Motility assays were performed on Cnot7 depleted 6DT1 and Mvt1 cells. Cnot7 knockdown in Mvt1 cells resulted in a reduced motility in a wound healing assay. In contrast, Cnot7 knockdown in 6DT1 using the same shRNA constructs showed no consistent difference in motility as measured by wound healing assay (S2 Fig). Similar discrepancies across cell lines were observed in soft agar assays, where Cnot7 depletion in 6DT1 resulted in significant reduction of colony formation while no difference was observed in Mvt1 cells (S2 Fig). Due to the lack of consistency among the in vitro assays, wound healing and soft agar assays were not performed for 4T1 Cnot7 depleted cell lines. Overall the ambiguous results of the in vitro assays suggested that further investigations into the mechanisms of the role of Cnot7 in metastatic disease would be best examined in vivo. Further efforts therefore focused on metastatic capacity based on orthotopic transplant assays.

Cnot7-mediated metastasis promotion is dependent on its deadenylase activity

The CCR4-NOT complex has been implicated in multiple cellular functions, including RNA deadenylation and degradation as well as transcriptional control [12]. To determine whether CNOT7-mediated metastasis promotion was deadenylase-dependent, we stably expressed the wild type and a deadenylase-inactive point mutant (D40A) [3436] in mammary tumor cell lines. Transduced cultures were selected for approximately equal expression of CNOT7 and D40A protein (Fig 5A–5C), and used for in vivo orthotopic transplant assays.

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Fig 5. Western blots showing the relative expression of exogenously expressed CNOT7 and the D40A mutant in 6DT1 (A), 4T1 (B) and Mvt1 (C).

The ectopically expressed CNOT7 migrates slightly higher than the endogenous band due to the addition of the FLAG epitope tag. The cell lines injected for 4T1 and Mvt1 experiments are indicated below the panels by arrows. Primary tumor burden for the CNOT7 or D40A mutant cell lines are indicated in panels D-F. Surface pulmonary metastases (G-I) and metastases normalized for primary tumor mass (J-L) are displayed on the last two rows of the figure. N.S. = not significantly different. * = p< 0.05; ** = p< 0.01; *** = p< 0.001.

https://doi.org/10.1371/journal.pgen.1005820.g005

Ectopic expression of CNOT7 or the D40A mutant showed no differences in primary tumor mass in Mvt1 or 6DT1 cells (Fig 5D & 5F). However, CNOT7 but not D40A significantly promoted metastatic burden for 6DT1 and Mvt1 (Fig 5G, 5I, 5J and 5L). In 4T1 cells, a statistically significant increase in tumor mass was observed for CNOT7 but not for D40A expressing cells (Fig 5E). Normalization of metastatic burden by tumor mass to account for difference in primary tumor growth still resulted in a significant difference in metastatic capacity for CNOT7 expressing 6DT1 or 4T1 cells and borderline significance in Mvt1 cells. Furthermore, although the 4T1 D40A expressing cells exhibited increased metastasis compared to control, a significant reduction of metastatic capacity was observed compared to CNOT7-wild type expressing cells (Fig 5H and 5K). Overall these results are consistent with a major role of the deadenylase function of CNOT7 in modulating metastatic capacity of mammary tumor cell lines.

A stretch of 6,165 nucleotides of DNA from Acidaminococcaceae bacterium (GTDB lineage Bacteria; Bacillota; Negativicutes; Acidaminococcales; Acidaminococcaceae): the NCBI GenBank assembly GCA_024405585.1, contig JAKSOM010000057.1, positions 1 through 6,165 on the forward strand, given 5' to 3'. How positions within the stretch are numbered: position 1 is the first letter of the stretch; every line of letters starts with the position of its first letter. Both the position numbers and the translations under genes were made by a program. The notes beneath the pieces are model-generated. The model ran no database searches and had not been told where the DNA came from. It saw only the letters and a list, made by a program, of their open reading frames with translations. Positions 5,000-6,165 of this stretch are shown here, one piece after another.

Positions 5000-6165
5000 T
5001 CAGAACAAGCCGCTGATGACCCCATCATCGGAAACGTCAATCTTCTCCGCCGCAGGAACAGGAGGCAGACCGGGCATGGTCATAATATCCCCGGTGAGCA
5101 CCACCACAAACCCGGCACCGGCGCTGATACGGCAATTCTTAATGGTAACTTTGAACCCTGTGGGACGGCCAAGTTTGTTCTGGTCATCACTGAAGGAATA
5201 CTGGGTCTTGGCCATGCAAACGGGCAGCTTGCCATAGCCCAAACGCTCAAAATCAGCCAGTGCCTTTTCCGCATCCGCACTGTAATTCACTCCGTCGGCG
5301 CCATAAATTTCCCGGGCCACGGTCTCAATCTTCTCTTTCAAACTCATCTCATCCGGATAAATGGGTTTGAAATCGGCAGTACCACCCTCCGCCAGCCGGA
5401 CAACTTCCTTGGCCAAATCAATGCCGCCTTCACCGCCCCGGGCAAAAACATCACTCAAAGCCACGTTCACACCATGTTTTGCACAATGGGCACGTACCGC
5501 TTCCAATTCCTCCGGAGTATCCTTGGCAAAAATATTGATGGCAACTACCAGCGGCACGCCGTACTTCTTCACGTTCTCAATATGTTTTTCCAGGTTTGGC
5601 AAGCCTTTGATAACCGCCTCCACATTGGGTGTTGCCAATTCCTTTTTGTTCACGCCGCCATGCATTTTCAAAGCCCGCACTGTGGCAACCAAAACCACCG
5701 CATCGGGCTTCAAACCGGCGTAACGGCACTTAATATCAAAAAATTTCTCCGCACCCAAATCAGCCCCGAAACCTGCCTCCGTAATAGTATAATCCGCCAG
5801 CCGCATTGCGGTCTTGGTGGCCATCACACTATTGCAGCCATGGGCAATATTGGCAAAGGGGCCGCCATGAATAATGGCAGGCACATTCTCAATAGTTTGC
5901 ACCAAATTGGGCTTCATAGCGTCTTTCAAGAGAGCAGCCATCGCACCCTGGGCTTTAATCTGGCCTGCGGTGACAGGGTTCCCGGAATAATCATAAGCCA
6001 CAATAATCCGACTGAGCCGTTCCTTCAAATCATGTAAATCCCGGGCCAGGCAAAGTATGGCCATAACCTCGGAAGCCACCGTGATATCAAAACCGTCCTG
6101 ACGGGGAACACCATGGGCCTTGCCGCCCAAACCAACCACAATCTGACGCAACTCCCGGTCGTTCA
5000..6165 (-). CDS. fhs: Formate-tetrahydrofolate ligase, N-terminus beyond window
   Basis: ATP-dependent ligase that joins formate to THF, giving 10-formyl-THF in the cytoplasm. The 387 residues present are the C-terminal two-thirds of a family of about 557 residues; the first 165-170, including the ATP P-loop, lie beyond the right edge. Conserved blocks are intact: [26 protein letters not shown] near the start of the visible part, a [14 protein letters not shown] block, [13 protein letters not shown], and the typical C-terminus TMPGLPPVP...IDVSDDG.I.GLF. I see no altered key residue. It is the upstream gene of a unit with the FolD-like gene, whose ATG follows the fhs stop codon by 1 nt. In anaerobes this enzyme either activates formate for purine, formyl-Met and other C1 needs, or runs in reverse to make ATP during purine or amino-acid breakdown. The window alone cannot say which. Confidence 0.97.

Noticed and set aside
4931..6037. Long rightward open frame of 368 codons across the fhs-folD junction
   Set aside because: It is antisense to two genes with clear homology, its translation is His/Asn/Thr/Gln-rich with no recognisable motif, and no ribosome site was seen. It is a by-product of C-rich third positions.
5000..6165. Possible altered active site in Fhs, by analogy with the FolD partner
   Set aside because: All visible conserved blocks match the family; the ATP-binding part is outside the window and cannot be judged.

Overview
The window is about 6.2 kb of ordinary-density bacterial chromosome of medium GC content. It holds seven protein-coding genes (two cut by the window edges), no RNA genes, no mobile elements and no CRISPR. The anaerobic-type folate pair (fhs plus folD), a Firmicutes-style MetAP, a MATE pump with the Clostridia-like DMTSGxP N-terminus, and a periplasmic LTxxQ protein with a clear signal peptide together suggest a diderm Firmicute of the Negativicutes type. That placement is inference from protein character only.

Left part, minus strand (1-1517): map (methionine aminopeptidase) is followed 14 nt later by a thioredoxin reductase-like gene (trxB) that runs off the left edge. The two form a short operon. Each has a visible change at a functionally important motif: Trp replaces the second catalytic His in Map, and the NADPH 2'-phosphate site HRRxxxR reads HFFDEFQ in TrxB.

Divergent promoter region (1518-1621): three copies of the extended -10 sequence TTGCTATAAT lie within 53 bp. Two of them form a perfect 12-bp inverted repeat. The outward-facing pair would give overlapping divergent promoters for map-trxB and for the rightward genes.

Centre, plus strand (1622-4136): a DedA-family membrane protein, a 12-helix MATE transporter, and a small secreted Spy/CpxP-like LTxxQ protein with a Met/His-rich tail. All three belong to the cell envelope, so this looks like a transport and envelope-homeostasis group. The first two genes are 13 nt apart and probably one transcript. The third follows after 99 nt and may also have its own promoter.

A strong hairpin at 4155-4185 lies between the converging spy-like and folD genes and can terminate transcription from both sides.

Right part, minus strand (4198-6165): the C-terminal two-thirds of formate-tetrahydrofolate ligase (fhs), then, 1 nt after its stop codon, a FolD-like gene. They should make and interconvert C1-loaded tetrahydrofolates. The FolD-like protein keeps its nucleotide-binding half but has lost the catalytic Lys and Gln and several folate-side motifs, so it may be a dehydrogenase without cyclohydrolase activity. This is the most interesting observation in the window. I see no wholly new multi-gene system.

CNOT7 modulation of metastasis requires interaction with the CCR4-NOT-associated adaptor proteins TOB1 and CNOT1

CNOT7 is a non-specific RNA-binding deadenylase protein [35]. Specificity for transcripts is mediated by sequence specific RNA binding proteins that interact with the CCR4-NOT complex. TOB1 is an adaptor protein that recruits CNOT7 to specific RNA-binding proteins, while CNOT1 is a scaffolding protein for the CCR4-NOT complex [37, 38] (Fig 6A and 6B). Previous work from our laboratory found that Tob1 expression was correlated with metastasis in the [PyMT x AKXDn]F1 mice [10] (Fig 6C). In addition, human breast cancer datasets–available through the Gene expression-based Outcome for Breast cancer Online (GOBO) database, an expression array-based meta-analysis data set of 1,881 breast cancer patients [39]–also showed that high expression of either TOB1 or CNOT1 correlated with poor survival (Fig 6D & 6E). Furthermore TOB1 has previously been associated with poor distant metastasis free survival in breast cancer patients [40].

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Fig 6. Schematic models of mRNA recruitment to CNOT7 by TOB1 (A) or CNOT1 (B).

Correlation plot of Tob1 expression levels with metastatic capacity in the AKXD recombinant inbred mouse panel (C). Kaplan-Meier analysis of the expression of TOB1 (D) or CNOT1 (E) and distant metastasis free survival (DMFS) in the GOBO meta-dataset. Western blot demonstrating the reduction of TOB1 mRNA levels by shRNA knockdown (F). Representative whole mounts of lungs from the Tob1 knockdown spontaneous metastasis assay (G). Dot plots for surface pulmonary metastases from the Tob1 knockdown spontaneous metastasis assay (H). Primary tumor burden for the orthotopically implanted tumors in the Tob1 knockdown assay (I). Surface pulmonary metastases for the Tob1 knockdowns after normalization by primary tumor weight (J). Dot plots of pulmonary metastases for the experimental tail vein injection assay (K). N.S. = not significantly different. * = p< 0.05; ** = p< 0.01; *** = p< 0.001.